Roberts delivered the decision. Scalia and Thomas dissented, and Kagan did not participate in the case. The majority held that the policy requirement violates the First Amendment by compelling as a condition of federal funding the affirmation of a belief that by its nature cannot be confined within the scope of the government program.

Also pending before the court is Vance v. Ball State University, et al., 11-556, which was argued in November. Ball State employee Maetta Vance filed her lawsuit claiming she was racially harassed by a co-worker and another employee who had the authority to tell her what to do and how to clock her hours. The case hinges on the definition of “supervisor.” The school claims it can’t be held liable because Vance’s harasser didn’t have the power to fire, hire, demote, promote discipline or transfer her.

The federal court and 7th Circuit Court of Appeals have ruled in favor of the university.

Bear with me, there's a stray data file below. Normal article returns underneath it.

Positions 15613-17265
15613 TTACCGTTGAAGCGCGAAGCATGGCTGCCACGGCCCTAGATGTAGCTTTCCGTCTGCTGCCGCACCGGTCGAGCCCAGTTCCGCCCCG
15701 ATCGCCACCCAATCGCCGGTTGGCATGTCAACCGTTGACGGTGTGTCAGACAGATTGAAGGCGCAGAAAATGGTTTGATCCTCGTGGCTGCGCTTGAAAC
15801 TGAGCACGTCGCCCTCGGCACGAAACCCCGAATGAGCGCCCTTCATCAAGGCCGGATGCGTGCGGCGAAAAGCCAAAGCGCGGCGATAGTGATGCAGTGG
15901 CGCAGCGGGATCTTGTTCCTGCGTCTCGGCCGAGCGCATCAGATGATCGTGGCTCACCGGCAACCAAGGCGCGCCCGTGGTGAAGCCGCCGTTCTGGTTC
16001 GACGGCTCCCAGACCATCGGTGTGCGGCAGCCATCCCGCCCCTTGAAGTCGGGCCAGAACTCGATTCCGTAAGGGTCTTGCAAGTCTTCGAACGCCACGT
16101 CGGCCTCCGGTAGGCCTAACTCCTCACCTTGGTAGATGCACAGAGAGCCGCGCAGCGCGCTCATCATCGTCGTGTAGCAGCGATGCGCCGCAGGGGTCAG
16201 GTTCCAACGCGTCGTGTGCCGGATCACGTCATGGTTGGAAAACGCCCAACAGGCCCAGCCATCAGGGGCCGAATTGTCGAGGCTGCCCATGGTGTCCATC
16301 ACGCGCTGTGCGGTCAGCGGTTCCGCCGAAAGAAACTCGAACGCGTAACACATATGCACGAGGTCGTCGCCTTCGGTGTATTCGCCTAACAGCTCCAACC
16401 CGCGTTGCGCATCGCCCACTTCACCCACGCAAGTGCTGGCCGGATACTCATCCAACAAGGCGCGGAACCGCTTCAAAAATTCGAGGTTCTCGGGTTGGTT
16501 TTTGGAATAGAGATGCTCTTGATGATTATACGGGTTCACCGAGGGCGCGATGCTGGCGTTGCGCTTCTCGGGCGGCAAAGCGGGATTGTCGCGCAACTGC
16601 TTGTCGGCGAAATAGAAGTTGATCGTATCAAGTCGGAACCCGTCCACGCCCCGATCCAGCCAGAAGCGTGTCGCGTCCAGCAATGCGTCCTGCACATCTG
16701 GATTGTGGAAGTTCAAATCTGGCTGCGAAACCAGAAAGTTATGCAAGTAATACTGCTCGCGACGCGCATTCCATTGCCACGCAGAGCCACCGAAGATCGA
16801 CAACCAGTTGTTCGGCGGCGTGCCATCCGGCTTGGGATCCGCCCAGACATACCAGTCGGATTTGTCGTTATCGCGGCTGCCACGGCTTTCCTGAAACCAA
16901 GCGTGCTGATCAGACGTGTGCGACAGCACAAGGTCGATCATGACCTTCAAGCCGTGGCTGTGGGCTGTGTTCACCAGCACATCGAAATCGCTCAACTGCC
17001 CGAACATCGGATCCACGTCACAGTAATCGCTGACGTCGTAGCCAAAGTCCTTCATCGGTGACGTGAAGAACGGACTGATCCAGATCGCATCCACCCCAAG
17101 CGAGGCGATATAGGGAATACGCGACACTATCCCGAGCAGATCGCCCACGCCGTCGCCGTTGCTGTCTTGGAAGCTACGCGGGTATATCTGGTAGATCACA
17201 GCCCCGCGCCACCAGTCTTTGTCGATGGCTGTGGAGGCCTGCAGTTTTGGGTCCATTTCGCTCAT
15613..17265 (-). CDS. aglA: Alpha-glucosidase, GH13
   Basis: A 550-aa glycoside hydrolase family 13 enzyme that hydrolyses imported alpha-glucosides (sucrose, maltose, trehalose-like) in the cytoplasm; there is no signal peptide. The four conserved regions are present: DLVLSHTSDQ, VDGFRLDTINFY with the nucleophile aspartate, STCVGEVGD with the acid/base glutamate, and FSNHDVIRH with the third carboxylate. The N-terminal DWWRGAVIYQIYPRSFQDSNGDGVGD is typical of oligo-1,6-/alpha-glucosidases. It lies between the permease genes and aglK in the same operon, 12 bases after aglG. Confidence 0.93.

Still awaiting ruling are several high-profile cases, including Hollingsworth v. Perry, 12-144 and United States v. Windsor, which deal with same-sex marriage and the Defense of Marriage Act; and Fisher v. University of Texas at Austin, 11-345, which deals with affirmative action. Indiana authored one amicus brief and co-authored another before the court regarding the same-sex marriage issue.

The U.S. Supreme Court is scheduled to release opinions Monday and will likely add extra days next week to hand down decisions. Court watchers expect the same-sex marriage cases to come on the last scheduled day for the court, as has been the case with other controversial cases including last year’s decision on the Patient Protection and Affordable Care Act.